|Photo By: U.S. Government Accountability Office / Flickr|
USA believes that an "acoustic attack" via sonic devices has affected numerous State Department employees at the US embassy in Havana, Cuba. In fact, two Cuban diplomats have been expelled for medical reasons.
An official reported that employees could permanently lose their hearing, while the affected employees were not at the same place. However, they presented numerous physical symptoms since late 2016, which could mimic concussions.
In a press briefing, published in UPI , Heather Nauert, spokesman, State Department, said: "Some United States government personnel who were working at our embassy in Havana, Cuba, on official duties have reported some incidents which have caused a variety of physical symptoms. We don't have any definitive answers about the source or the cause of what we consider to be incidents."
The State Department has presented these incidents to the Cuban government over the course of several months and deployed medical personnel to Havana, yet the symptoms' cause and the attack's method are still unknown.
"We don't have any definitive answers about the source or the cause of what we consider to be incidents. It's caused a variety of physical symptoms in these American citizens who work for the US government. We take those incidents very seriously, and there is an investigation currently under way," Nauert said via Reuters.
In addition, Nauert recognized that there is an influx of various sources that came along with various symptoms. Hence, they are exercising caution in their statements since they do not know many things yet.
One State Department official relayed that: "It can be quite serious. We have worked with the Cubans to try and find out what is going on. They insist they don't know, but it has been very worrying and troublesome."
The officials have reported that the FBI is currently investigating the incident.
Washinton and Havana have reestablished their diplomatic relations two years ago after more than 50 years of hostilities by reopening their respective embassies in each other's capitals and creating a new saga of engagement between the two countries, who were once foes during the Cold War.
The allegations against Cuba for using sonic weapons to inflict physical harm on American employees in Havana has emerged at the time when the tension between the two countries was present. Following the Obama Administration's end, Donald Trump, President, has planned to revert the travel restrictions, which his predecessor has loosened.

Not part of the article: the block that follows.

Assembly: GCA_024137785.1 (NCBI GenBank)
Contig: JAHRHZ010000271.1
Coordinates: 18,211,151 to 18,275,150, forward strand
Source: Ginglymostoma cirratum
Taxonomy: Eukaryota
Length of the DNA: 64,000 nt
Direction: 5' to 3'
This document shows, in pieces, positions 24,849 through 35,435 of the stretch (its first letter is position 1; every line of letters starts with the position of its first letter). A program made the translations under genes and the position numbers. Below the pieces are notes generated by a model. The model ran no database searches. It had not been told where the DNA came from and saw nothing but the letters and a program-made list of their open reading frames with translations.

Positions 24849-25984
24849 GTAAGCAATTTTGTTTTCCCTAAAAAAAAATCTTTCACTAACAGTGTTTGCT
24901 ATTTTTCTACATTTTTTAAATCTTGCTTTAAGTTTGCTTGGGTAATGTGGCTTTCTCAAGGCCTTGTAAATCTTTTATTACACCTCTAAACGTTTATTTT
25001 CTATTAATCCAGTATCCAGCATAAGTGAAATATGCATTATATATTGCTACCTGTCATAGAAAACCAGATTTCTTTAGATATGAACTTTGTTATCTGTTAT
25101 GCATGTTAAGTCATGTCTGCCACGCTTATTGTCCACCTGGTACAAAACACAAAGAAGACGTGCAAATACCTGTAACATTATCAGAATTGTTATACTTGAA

In CNN, Nauert mentioned that: "The Cuban government has a responsibility and an obligation under the Geneva convention to protect our diplomats so that is part of the reason why this is such a major concern of ours."
"We felt like we needed to respond to the Cubans and remind them of their responsibility under the Vienna convention," an official added. The affected officials were not declared as "persona non-grata," which means, they can return to the USA if the issue has been resolved.
Nauert said that those affected were State Department employees and no American civilians were harmed. In addition, Nauert stated that the State Department is treating these incidents "very seriously" as it works to identify the incidents' cause and impact.
In response to these allegations, the Cuban Ministry of Foreign Affairs has denied any Cuban involvement in the alleged mistreatment of US diplomats in Cuba, and commented that the decision to remove Cuban diplomats was unjustified and unfounded."
In a statement, the foreign ministry said: "Cuba has never, nor would it ever, allow that the Cuban territory be used for any action against accredited diplomatic agents or their families. It reiterates its willingness to cooperate in the clarification of this situation."
Havana has assured that it has commenced a "comprehensive, priority and urgent investigation" after being informed about the embassy informed Havana about these suspected attacks.